EGU General Assembly 2021
© Author(s) 2021. This work is distributed under
the Creative Commons Attribution 4.0 License.

Reassessing sea level change rates in the Mediterranean Sea in the age of altimetry

Francesco De Biasio1 and Stefano Vignudelli2
Francesco De Biasio and Stefano Vignudelli
  • 1National Research Council of Italy - Institute of Polar Sciences, Venice, Italy (
  • 2National Research Council of Italy - Institute of Biophysics, Pisa, Italy

Consistent long-term satellite-based data-sets of sea surface elevation exist nowadays to study sea level variability, globally and at regional scales. Two of them are suitable for climate-related studies: one produced in the framework of the European Space Agency (ESA)-funded Sea Level Climate Change Initiative (SL_CCI); the other offered by the European Copernicus Climate Change Service (C3S). Both data-sets cover the global ocean since 1993 to 2015 (SL_CCI) and to present (C3S) at spatial resolution of 0.25 x 0.25 degrees. The first is obtained by merging data from all the available satellite altimetry missions. The second one relies only on a couple of simultaneous altimetry missions at a time to provide stable long-term variability estimates of sea level, is constantly updated and has resolution 0.125 x 0.125 degrees in the Mediterranean Sea.
Previous studies have investigated the relationship between satellite-derived absolute sea level change rates and tide gauge observations of relative sea level change in littoral zones of the Mediterranean basin [Fenoglio-Mark, L., 2002; Fenoglio-Mark et al., 2012]. Other studies made use also of global positioning system measurements of vertical land motion in addition to tide gauge and satellite altimetry data [Rocco F.V., 2015; Zerbini et al., 2017]. Vignudelli et al., [2018] highlighted the difficulty of deriving spatially-consistent information on the sea level rates at regional scale in the Adriatic Sea. Other studies have claimed the possibility to merge locally isolated information into a coherent regional picture using a linear inverse problem approach [Wöppelmann and Marcos, 2012]: such approach has been successfully applied to a number of tide gauges in the Adriatic Sea [De Biasio et al., 2020]. The approach tested in the Adriatic Sea is going to be extended to the Mediterranean and major findings will be presented at conference.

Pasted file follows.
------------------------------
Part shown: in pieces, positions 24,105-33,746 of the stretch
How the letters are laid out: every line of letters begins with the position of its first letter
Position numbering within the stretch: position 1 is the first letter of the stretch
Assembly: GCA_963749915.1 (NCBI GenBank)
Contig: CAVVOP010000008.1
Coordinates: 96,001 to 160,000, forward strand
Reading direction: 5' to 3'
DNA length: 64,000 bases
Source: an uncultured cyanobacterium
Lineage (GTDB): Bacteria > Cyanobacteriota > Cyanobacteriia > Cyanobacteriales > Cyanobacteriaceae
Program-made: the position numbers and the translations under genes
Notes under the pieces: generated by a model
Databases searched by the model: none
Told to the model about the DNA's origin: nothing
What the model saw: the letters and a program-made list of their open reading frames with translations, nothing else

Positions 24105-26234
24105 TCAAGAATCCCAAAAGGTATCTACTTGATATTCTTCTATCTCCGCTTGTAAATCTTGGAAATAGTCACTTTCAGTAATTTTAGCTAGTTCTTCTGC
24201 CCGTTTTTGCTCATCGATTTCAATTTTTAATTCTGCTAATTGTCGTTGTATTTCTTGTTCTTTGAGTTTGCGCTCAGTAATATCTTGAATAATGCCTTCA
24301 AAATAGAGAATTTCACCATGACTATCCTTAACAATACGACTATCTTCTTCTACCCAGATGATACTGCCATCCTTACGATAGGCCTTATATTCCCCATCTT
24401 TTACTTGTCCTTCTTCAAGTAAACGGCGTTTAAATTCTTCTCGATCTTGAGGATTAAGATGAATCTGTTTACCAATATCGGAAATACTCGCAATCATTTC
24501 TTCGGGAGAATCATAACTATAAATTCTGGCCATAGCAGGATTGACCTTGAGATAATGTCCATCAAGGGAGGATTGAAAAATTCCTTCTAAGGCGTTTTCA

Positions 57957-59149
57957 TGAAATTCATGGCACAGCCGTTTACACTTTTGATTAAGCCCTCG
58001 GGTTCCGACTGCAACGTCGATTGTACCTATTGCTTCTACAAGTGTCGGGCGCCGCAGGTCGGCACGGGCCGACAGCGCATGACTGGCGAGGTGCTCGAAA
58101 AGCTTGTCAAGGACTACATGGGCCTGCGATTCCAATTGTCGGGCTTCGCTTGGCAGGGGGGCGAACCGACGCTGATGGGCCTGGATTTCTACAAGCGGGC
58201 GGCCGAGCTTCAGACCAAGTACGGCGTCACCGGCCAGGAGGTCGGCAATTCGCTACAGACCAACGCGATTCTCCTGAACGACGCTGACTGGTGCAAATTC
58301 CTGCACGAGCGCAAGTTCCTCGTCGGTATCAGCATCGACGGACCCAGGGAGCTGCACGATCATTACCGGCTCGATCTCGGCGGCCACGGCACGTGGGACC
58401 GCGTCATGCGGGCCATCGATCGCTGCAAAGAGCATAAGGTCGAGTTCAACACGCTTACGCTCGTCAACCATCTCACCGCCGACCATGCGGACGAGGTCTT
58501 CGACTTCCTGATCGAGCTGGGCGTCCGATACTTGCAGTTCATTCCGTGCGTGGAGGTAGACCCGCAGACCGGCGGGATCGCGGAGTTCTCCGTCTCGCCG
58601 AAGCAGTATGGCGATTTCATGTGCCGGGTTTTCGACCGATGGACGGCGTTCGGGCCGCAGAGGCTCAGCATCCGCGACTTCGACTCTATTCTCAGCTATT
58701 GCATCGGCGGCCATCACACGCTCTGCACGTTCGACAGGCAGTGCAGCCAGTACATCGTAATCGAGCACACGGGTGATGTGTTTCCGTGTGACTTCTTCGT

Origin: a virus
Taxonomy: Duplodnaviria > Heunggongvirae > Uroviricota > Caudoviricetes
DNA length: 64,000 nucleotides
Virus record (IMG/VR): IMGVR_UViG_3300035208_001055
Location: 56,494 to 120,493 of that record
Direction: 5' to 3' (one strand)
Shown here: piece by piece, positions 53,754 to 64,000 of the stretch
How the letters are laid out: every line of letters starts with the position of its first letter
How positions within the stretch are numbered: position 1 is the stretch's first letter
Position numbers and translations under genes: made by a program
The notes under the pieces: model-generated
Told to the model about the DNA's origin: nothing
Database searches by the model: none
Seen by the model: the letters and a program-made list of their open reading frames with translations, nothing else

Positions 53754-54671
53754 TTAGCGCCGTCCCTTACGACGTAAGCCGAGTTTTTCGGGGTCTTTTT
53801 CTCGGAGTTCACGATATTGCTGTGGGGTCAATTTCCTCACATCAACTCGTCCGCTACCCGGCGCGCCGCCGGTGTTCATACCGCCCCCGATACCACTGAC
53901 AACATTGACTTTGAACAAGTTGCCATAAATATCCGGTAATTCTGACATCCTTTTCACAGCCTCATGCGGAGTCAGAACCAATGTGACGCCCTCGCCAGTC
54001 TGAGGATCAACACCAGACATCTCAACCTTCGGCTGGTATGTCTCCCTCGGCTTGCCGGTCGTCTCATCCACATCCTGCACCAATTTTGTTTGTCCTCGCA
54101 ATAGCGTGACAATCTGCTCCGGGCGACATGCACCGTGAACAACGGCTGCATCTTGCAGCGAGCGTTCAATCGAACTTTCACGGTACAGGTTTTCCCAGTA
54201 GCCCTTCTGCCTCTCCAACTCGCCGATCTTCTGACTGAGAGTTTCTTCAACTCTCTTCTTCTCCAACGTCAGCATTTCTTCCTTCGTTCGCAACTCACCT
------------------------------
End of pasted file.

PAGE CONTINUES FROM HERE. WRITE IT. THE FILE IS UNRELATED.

The motivation of this study is that industrial areas are widely spread along the littoral zone of the southern Europe, and residential settlements are densely scattered along the coasts of the Mediterranean Sea. Not least, a strongly rooted seaside tourism is one of the main economic resources of the region, which is particularly exposed to the sea level variability of both natural and anthropogenic origin. A well known example of such a exposition is Venice (northern Italy) which has been recently hit by the second-highest tide in recorded history (November 2019), and is being protected against storm surges by the MOSE barrier since October 2020. Therefore, a re-analyses of the actual sea level rates with novel methodologies that take into account a better usage of all available observations is key to understand the future coastal sea level changes and their relative importance.

Fenoglio-Marc, L. 2002. DOI: 10.1016/S1474-7065(02)00084-0

Fenoglio-Marc, L.; Braitenberg, C.; Tunini, L. 2012. DOI: 10.1016/j.pce.2011.05.014

Rocco, F.V. Ph.D. Thesis, 2015. URI:

Zerbini, S.; Raicich, F.; Prati, C.M.; Bruni, S.; Conte, S.D.; Errico, M.; Santi, E. 2017. DOI: 10.1016/j.earscirev.2017.02.009

Vignudelli, S., De Biasio, F., Scozzari, A. Zecchetto, S., and Papa, A. 2019. DOI:10.1007/1345_2018_51

Wöppelmann, G. and Marcos, M. 2012. DOI: 10.1029/2011JC007469

De Biasio, F., Baldin, G. and Vignudelli, S. 2020. DOI:10.3390/jmse8110949

How to cite: De Biasio, F. and Vignudelli, S.: Reassessing sea level change rates in the Mediterranean Sea in the age of altimetry, EGU General Assembly 2021, online, 19–30 Apr 2021, EGU21-2371,, 2021.

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